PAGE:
Are you constantly feeling stressed out? Are you struggling to cope with ever-growing workloads and fewer resources? If so, then you’re not alone. A recent study found that work stress is the most common type in the UK, with depression and anxiety being the most reported symptoms.
While these may seem like daunting statistics, it’s important to remember that there are ways to manage work-related stress. By becoming aware of the symptoms of workplace stress and seeking help when needed, you can maintain your health and well-being while still meeting your job demands.
So, what are the symptoms of work-related stress? Keep reading to find out.
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If a person feels a strain on their body due to some physical, mental or emotional stimulus, he might be suffering from stress. Work-related stress occurs when a person’s work environment or situation causes stress.
When an individual deals with stress at work, the common factors include heavy workloads, poor relationships with managers and colleagues, lack of support from supervisors, long working hours, poor working conditions, and job insecurity.
Despite the challenges of the current economic climate, many people are grateful for having a job, even if it is stressful. It is important to remember that work-related stress can be managed by taking care of yourself physically and emotionally.
Many stressors can occur, from too much work to difficult co-workers. Identifying these stressors can help in dealing with them healthily.
Work-related stress can cause several different symptoms. Some people may experience physical symptoms, such as headaches or stomach aches. Others may experience emotional symptoms, such as feeling anxious or depressed. It is important to know the symptoms and signs of stress to get help if needed:
Feeling overwhelmed or out of control.
Having difficulty concentrating or making decisions.
Feeling constantly on edge and irritable.
Experiencing frequent headaches, neck pain, or stomach problems.
Sleeping too much or too little.
Developing a substance problem like an addiction to drugs or alcohol.
Feeling fatigued or frequently catching colds and flu that do not go away easily.
Experiencing depression, sadness, guilt, worry, fear, or anger, often for no reason.
Losing energy and feeling drained, exhausted, and burned out all the time.
Giving up hobbies or activities that were important to you because they are no longer pleasurable or seem meaningless compared to work.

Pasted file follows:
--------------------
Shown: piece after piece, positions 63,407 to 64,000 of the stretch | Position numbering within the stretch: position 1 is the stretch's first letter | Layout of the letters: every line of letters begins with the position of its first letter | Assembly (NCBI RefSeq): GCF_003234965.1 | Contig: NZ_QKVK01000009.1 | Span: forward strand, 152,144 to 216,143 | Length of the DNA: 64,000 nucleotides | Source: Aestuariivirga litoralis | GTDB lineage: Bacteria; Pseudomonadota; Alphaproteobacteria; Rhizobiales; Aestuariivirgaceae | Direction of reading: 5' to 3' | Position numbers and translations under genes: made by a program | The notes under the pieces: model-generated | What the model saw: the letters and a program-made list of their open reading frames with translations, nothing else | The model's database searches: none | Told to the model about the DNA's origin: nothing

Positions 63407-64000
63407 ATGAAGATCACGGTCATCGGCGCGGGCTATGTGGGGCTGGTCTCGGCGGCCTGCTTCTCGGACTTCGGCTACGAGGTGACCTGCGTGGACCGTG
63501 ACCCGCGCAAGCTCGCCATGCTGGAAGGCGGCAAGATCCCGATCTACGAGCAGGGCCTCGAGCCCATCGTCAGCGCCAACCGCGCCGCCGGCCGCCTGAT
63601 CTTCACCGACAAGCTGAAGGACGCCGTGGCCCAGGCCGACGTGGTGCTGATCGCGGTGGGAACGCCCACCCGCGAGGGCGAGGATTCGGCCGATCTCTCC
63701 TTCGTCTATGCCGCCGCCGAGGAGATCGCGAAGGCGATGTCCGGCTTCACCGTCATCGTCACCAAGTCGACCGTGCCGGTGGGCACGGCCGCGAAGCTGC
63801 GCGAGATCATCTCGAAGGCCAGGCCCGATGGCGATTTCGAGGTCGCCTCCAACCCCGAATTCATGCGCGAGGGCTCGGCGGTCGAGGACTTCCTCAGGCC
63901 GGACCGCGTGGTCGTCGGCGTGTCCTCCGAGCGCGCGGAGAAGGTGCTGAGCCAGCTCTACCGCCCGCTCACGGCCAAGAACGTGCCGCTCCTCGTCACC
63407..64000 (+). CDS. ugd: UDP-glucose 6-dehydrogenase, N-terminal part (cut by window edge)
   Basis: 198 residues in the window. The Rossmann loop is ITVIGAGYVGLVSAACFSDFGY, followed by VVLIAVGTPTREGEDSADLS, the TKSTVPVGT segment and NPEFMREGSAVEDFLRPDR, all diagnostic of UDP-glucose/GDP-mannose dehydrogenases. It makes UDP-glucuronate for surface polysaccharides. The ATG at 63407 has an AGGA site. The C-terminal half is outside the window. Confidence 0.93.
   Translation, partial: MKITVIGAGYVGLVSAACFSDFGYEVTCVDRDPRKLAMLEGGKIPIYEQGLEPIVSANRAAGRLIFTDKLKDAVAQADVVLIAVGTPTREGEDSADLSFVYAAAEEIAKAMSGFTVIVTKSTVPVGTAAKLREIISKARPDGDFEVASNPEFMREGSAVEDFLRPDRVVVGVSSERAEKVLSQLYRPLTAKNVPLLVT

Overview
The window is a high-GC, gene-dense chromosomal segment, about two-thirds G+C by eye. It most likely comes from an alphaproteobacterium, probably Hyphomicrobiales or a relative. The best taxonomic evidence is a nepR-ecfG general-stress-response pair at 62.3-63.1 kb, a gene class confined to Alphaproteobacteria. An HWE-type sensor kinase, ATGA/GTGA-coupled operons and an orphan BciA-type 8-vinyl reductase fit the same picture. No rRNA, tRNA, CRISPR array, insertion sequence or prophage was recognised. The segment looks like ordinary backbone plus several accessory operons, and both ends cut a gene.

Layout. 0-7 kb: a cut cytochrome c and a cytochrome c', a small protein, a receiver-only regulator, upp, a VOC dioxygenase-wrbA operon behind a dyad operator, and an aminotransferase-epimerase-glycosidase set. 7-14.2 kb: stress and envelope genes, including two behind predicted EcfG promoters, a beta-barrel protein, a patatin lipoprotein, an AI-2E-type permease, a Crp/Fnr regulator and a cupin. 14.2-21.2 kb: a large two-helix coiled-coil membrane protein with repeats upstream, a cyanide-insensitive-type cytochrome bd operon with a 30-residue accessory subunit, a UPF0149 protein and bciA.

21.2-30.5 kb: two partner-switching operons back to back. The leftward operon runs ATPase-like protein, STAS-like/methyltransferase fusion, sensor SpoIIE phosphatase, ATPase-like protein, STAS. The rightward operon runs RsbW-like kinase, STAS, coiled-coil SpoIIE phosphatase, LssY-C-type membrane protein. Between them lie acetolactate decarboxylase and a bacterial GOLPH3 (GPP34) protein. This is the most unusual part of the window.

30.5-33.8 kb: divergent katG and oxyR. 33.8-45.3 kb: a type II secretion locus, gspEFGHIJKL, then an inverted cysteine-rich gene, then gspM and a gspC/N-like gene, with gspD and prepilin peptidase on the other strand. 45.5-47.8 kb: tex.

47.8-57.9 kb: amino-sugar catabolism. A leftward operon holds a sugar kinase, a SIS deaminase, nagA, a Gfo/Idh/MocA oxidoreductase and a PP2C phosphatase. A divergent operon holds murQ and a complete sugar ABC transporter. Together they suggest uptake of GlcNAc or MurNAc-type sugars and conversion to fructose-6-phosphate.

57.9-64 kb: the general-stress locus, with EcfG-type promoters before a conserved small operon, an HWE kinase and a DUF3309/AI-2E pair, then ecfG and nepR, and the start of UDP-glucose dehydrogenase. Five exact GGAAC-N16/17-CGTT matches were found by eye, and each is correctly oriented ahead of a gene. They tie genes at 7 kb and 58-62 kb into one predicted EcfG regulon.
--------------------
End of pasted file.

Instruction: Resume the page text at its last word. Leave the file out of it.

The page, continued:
Feeling helpless and hopeless about solving problems at work.
Avoiding or having less contact with friends and family.
Experiencing frequent thoughts of quitting your job or leaving your company; imagining an alternate life that doesn’t involve work.
Having irrational fears about going to work or dealing with certain people or situations at work.
Showing physical signs of stress, such as a racing heart, sweating, trembling, feeling faint, or dizziness.
Developing a mental health condition like anxiety or depression due to work-related stress.
Experiencing a loss of your health, such as weight gain or loss, insomnia, and high blood pressure.
Engaging in self-destructive behaviours like drinking too much alcohol, smoking, using drugs, or engaging in risky sexual behaviour.
Having a low confidence level.
No one is immune to stress, especially in the workplace. Some common symptoms of work stress in teams include increased absenteeism, increased conflict among team members, declining productivity, job dissatisfaction or turnover intentions, and physical and psychological health complaints.
However, stress is preventable and manageable if you know all the work-related stress symptoms and respond to them in good time.
It’s important to identify the signs of work-related stress to get the support you need for being healthy at work. Behaviour change is often one of the first symptoms to appear. This can include becoming more irritable, impatient or short-tempered, finding it harder to concentrate, or making more mistakes at work.
Not everyone will experience these symptoms – but the more of them you do experience for a longer time, the more likely they are due to stress in the workplace.
If you think your work is causing you stress, the first thing to do is talk to your manager or HR department about EAP services. Consult with your GP for mental health conditions before taking any medication.
Creating a healthy and productive workplace is beneficial to the employees, but it can also save the business money in the long run. Employees who are stressed and unhappy often lead to decreased productivity and more sick days. To prevent this, business owners should create a work environment that is supportive and encouraging. This includes:
Offer a business medical insurance plan that covers mental health care.
Encourage employees to take breaks and enjoy some time outside of the office.
Provide a comfortable workspace with good ventilation and enough light.
Celebrate employee accomplishments and encourage a job well done.
Promote teamwork among employees.
When it comes to combating stress, the best thing you can do is be proactive. The earlier you recognise and address potential problems before they become too overwhelming, the better your chances of taking care of them quickly and effectively in the work environment.
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